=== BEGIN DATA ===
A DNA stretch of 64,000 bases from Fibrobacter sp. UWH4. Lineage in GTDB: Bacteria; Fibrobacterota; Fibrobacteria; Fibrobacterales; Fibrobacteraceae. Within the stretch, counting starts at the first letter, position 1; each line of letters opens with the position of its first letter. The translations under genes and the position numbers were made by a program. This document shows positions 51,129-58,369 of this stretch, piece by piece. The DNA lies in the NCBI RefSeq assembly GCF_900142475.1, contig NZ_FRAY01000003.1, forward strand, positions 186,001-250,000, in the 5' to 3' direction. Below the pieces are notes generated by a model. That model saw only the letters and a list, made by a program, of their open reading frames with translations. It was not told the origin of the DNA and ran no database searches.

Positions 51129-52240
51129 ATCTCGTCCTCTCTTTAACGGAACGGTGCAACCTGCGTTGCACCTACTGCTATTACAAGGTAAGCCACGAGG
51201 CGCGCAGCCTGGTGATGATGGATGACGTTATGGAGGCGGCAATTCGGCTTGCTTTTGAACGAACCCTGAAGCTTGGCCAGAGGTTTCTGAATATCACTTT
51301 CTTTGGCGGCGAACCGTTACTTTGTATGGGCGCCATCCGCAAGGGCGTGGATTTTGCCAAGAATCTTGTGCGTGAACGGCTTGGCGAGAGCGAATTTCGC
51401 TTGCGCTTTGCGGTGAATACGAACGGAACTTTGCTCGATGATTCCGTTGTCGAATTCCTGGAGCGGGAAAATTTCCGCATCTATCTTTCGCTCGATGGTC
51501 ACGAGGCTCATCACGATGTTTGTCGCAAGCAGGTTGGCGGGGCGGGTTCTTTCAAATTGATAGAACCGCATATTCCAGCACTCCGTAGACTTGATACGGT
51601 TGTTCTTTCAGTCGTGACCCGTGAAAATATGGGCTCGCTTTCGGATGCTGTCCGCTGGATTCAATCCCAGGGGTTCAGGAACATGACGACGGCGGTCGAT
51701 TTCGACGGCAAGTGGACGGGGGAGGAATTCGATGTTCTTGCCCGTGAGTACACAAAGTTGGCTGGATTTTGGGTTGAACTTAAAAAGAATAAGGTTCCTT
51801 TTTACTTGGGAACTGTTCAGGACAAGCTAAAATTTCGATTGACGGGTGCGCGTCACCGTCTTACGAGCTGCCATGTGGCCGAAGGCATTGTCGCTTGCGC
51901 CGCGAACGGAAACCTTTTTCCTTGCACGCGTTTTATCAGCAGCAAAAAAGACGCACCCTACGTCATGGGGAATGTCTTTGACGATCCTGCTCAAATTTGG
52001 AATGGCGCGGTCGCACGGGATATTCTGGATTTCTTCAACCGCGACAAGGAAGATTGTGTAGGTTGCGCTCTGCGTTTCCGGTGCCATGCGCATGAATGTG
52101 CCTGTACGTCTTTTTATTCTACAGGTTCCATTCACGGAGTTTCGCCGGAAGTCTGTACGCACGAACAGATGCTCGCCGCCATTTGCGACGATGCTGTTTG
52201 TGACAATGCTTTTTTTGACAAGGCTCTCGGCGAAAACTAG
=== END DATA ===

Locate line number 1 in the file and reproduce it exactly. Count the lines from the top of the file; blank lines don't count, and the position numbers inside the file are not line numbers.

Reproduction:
A DNA stretch of 64,000 bases from Fibrobacter sp. UWH4. Lineage in GTDB: Bacteria; Fibrobacterota; Fibrobacteria; Fibrobacterales; Fibrobacteraceae. Within the stretch, counting starts at the first letter, position 1; each line of letters opens with the position of its first letter. The translations under genes and the position numbers were made by a program. This document shows positions 51,129-58,369 of this stretch, piece by piece. The DNA lies in the NCBI RefSeq assembly GCF_900142475.1, contig NZ_FRAY01000003.1, forward strand, positions 186,001-250,000, in the 5' to 3' direction. Below the pieces are notes generated by a model. That model saw only the letters and a list, made by a program, of their open reading frames with translations. It was not told the origin of the DNA and ran no database searches.